I have done some things in my life that most people would find daring. That trip to Yemen when our car was turned around and sent back south because of Al Qaeda activity up north – that seems pretty bold. Passing by those jeeps with guns strapped on the backs of them would have scared my mother to death. It felt completely normal to me.
Living in the middle east, planning another trip to Israel after the conflicts there last year – these things seem dangerous to some. They don’t make me think twice. God has just wired me that way, to love international people and travel, to be more comfortable outside of my own culture.
The things that feel more daring – downright frightening to me – are the moments in life where I have to be vulnerable to others. Opening myself up for criticism and saying what I really feel make me quake. The thought of others not liking me or, dare I say it, rejecting me? It makes me panic!
Barren. Parched. Empty. I think of the desert as I sit looking out over our backyard. Half of it is green, a carpet of grass ready for little feet to run and play on. The other half feels rugged and rocky underneath eager feet. Harsh rains and hail pelted us this winter and water would stand in the shady, low places killing whatever had grown there. The grass got little nourishment from the sun and stayed bogged down with water, unable to replenish itself this spring.
Barren. Parched. Empty. I think of a valley of dry bones as I sit, trying to quiet my soul. I started writing again this year in an attempt to quiet my spirit, to take the swirling thoughts, the anxieties and the chaos, and mold them into thoughts directed at God. I have tried to find a time to write in the last week, a half finished story waiting to be completed and posted to my blog. But my soul has felt as battered as the dry places of our yard, and I have been unable to find the words, unable to even put myself into that vulnerable place of sitting down with a pen to put my heart down on paper.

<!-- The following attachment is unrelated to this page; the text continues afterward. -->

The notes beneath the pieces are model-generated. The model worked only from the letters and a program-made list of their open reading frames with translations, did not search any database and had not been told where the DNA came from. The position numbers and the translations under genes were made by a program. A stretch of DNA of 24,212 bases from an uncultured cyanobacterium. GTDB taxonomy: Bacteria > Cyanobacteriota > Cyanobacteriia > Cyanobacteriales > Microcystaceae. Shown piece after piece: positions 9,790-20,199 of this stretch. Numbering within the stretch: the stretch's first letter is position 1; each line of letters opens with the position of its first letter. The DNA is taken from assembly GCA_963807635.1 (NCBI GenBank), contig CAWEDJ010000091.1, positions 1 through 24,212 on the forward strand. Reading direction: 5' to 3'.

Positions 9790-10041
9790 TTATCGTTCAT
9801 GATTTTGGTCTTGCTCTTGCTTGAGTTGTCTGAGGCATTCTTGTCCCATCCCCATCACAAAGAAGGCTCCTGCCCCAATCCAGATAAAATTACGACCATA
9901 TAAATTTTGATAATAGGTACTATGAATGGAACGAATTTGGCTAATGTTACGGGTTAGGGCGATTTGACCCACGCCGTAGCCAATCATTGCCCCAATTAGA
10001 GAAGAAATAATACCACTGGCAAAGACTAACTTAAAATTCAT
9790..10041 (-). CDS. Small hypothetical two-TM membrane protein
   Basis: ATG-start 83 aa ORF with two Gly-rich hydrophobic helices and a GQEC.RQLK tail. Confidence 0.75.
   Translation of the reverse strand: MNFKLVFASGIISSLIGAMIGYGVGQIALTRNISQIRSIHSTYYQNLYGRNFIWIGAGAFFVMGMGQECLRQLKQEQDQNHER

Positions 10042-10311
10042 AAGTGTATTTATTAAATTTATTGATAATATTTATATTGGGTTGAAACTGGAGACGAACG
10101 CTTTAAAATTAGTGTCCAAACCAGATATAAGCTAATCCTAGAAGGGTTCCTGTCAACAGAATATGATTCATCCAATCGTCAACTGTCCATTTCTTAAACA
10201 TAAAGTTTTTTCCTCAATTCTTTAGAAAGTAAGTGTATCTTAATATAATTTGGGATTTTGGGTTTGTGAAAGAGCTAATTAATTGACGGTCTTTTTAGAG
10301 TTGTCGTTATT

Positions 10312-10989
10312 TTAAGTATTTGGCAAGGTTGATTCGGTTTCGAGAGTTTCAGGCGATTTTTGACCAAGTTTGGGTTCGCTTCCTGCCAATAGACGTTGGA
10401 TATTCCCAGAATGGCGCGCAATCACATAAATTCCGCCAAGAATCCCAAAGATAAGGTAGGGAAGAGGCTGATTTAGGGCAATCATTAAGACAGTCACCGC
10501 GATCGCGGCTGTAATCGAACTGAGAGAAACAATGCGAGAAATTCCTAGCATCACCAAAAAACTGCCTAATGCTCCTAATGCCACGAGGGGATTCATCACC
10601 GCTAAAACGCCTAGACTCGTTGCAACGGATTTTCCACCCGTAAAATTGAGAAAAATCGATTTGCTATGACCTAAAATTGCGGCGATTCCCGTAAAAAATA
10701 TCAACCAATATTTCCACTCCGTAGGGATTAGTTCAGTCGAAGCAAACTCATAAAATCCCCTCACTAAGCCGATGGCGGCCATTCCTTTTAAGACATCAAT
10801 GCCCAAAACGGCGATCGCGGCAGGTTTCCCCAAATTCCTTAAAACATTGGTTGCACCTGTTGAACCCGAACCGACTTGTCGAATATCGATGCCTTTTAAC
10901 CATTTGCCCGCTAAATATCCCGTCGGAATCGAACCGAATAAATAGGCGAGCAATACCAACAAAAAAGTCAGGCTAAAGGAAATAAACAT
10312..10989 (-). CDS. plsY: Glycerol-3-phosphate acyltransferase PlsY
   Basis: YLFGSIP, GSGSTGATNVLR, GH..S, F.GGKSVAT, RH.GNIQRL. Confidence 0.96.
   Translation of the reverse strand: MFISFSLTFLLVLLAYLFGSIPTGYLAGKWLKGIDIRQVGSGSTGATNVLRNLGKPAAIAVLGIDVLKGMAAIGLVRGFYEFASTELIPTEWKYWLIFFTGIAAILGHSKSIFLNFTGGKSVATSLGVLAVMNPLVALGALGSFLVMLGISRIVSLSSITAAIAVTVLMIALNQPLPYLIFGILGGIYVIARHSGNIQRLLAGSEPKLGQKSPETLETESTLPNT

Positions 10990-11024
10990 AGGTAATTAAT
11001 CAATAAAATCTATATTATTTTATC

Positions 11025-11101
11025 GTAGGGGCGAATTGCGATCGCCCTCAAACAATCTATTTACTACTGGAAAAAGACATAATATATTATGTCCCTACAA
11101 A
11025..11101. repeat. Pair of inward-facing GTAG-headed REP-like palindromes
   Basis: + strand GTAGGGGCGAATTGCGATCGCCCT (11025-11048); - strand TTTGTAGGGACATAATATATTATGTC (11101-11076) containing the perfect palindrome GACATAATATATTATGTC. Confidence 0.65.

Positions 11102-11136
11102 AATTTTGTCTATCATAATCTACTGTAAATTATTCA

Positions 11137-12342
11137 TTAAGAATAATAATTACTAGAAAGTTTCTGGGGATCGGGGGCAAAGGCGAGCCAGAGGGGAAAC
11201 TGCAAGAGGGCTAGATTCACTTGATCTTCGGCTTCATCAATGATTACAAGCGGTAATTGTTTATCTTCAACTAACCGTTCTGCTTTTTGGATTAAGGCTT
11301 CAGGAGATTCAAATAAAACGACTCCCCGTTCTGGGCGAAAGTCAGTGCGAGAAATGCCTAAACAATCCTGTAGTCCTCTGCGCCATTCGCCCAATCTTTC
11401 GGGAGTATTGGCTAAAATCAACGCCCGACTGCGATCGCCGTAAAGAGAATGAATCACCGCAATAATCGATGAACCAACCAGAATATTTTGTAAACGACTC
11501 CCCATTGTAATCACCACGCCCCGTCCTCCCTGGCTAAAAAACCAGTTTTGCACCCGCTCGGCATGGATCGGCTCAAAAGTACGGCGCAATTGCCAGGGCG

All week long I felt like I was drowning under standing water, unable to see clearly through the murky mind and heart weighing me down. The little storms that came into my life this week shouldn't have so thoroughly derailed me. A spring cold made me groggy, then my five year old fell and got a slight concussion, throwing my whole week a bit off-kilter. Work got overwhelming. Discouragement weighed on me as well as I tried to push the date to the back of my mind. I had submitted stories to two magazines I felt really confident that I was a good fit for, and this week the deadline to hear if they were publishing me loomed ahead. Each day I didn't hear back made me feel a bit lower, a little more unsure of my calling to raise my voice for God in this noisy online world.
Little storms, surely nothing that should have swamped my soul and left me in a barren wasteland. But I found myself in the old familiar territory of anxiety and discouragement when I didn't cry out to God in the midst of all these swirling storms in my soul. I wallowed in them, let them build up until they blocked out the nourishment my soul so desperately needed from the One who promises to carry our burdens if we will let Him. The light couldn't break through and my words dried up, my attitude was bleak, and I couldn't bring myself to write the story of hope I had been working on. It felt like a lie.
Freckle Face. Carrot Top. Shrimp. Two by Four. Trailer Trash. These were all labels I received as a child.
I have always felt like the odd one out. Look at me and you'd say that is rediculous. I am not a minority (though I have lived in a country where I was, in race, language, and religion). I come from a loving family, have parents that are still together. Middle class, white Christian living in the Bible belt. Outsider. That is crazy.